More about our trip and some photos later.

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Switzerland – an Interesting Country

Ahoj Everyone!

I've received a few complaints about lack of communication, so I guess it must be time for another newsletter.

 

Switzerland was wonderful. Just like the postcards and Julie Andrews said it would be! I survived with only minor injuries.

Memorable moments:

  • Cars actually stopping at pedestrian crossings. This caused us all considerable confusion, and on a number of occasions we were standing on the side of the road talking and it took us a while to realise that drivers had voluntarily stopped and were in fact waiting for us to cross.
  • Everything is unbelievably expensive by any standard. Taking into account that our “standard” is the Czech Crown, they were doubly unbelievable. This problem was ameliorated slightly by the wise Czech tradition of taking as many groceries and as much beer as possible with us. (We were still drinking 12Kc Czech beers by the end of the trip :) However we still had some interesting moments in the supermarket debating whether or not we could actually afford a 120Kc loaf of bread.
  • Swiss people are like Germans, but less weird and a lot friendlier. They continually appeared astounded at the sight of 25 Czech people (and one New Zealander) zooming past them on roller blades.
  • The Swiss have wonderful skating and cycle paths everywhere – except once you actually enter a town of any size, where they simply disappear. This created some amusing (cobblestones) and scary (motorway off-ramps) moments. There were also some nasty scrapes and grazes, and I managed to hit a car. I didn't damage it, but if I had, it would have served him right for thoughtlessly parking at the bottom of a very steep hill.
  • I also have an enduring mental picture of one of the guys on the trip who, realising that he wasn't going to be able to stop in time, chose diving head first into a hedge over crossing a busy motorway at high speed. Luckily it was quite a big hedge so it absorbed the impact (and him) well – leaving just his feet sticking out.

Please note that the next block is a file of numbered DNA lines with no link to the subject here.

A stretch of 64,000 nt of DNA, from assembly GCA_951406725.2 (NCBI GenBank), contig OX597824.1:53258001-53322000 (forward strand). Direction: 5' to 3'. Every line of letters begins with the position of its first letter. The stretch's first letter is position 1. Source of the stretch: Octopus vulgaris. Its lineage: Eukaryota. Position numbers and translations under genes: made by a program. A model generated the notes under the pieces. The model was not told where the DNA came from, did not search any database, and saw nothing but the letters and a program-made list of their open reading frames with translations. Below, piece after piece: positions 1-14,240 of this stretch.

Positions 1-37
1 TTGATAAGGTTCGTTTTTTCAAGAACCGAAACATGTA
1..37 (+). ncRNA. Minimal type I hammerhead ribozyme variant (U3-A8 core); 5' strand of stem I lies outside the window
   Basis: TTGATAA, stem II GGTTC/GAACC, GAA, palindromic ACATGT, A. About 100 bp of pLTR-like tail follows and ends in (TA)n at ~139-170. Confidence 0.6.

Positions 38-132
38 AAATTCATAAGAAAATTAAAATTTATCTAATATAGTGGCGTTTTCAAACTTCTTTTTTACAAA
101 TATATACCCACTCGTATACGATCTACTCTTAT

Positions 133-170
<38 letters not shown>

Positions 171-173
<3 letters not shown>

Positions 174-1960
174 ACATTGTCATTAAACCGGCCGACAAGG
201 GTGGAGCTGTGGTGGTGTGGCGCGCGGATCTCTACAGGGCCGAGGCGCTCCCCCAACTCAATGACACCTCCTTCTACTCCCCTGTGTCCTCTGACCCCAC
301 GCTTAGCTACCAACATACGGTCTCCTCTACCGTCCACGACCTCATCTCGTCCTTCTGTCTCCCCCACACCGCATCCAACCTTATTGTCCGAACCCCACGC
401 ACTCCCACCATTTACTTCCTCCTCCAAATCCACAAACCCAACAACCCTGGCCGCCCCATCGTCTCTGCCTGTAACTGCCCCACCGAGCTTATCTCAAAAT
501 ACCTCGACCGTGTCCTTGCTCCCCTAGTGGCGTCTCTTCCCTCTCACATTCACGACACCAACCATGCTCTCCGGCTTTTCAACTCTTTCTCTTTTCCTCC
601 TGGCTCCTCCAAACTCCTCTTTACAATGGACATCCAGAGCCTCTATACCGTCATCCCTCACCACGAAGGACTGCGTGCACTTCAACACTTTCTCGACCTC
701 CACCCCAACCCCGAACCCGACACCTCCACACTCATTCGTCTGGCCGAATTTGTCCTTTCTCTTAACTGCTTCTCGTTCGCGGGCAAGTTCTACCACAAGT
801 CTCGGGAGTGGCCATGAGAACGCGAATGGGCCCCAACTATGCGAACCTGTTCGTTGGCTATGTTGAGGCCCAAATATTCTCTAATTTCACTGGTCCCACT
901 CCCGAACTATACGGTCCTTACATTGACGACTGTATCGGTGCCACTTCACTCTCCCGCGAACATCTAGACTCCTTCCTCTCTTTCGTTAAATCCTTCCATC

• I thought there were supposed to be a lot of banks in Switzerland, and it's true, there are. Oddly though, there are even more sex shops, topless nightclubs, and brothels. I guess this is so that repressed bankers have something to do in the evening? In Zurich particularly, every second retail establishment seemed to have a picture of naked women in the window.
  • Skating across borders. Our record for a day was four countries (Austria, Switzerland, Germany, and Liechtenstein) and maybe five or six borders. Border guards seem bemused by the fact that you are entering their country on skates and simply wave you though. This probably explains how Osama bin Laden travels from country to country without detection.
  • Liechtenstein. It's an attractive enough place, but the truth is that there is absolutely nothing to do there, apart from standing there and saying “Hey, I'm in Liechtenstein”. It is also possible to buy postcards to send to your friends so that they too will know that you've been to Liechtenstein. On the positive side, I can now say I have travelled extensively throughout the country – I was there for almost half an hour!

I've attached a map showing the route we skated – which will probably be completely meaningless if you don't know your Swiss geography, but maybe interesting if you do. A few other random photos as well, including the ČSAD bus that was our home away from home for the trip.

Anyway, I'm back in Prague and not planning any more big trips until the ski season. It is apparently possible to go on a guided cross-country skiing expedition in Lapland. It's quite expensive, but I really really really want to do it, as the skiing will be fantastic, (and maybe I'll get to meet some of the dancers too!). So I am busy saving my pennies.

I am also now the proud owner of a bike, so we've been doing lots of weekend trips around the Czech Republic.

It must be a sign of age, but bikes have sure changed a lot since I was young. I paid quite a lot of money (9,000 Kc) for my bike as various people spent a lot of time convincing me that a cheap bike would be a false economy. So now I have a “Forever” brand bicycle (What a wonderful communist name!). Notwithstanding this, it seems to weigh about 1 kg, is happy negotiating river beds and large rocks and (except on the steepest hills) moves along incredibly fast without me having to make more than the most minimal effort.

I'm very pleased with my purchase and have already done 500km. I know this, because it has an odometer. What will they think of next!

Yes, OK, you're right, I have finally reached the “baffled by modern technology” phase. It must be time for me to start looking around for a nice retirement home.

Anyway, I'm still alive, still having a great time, and no I'm not bored yet.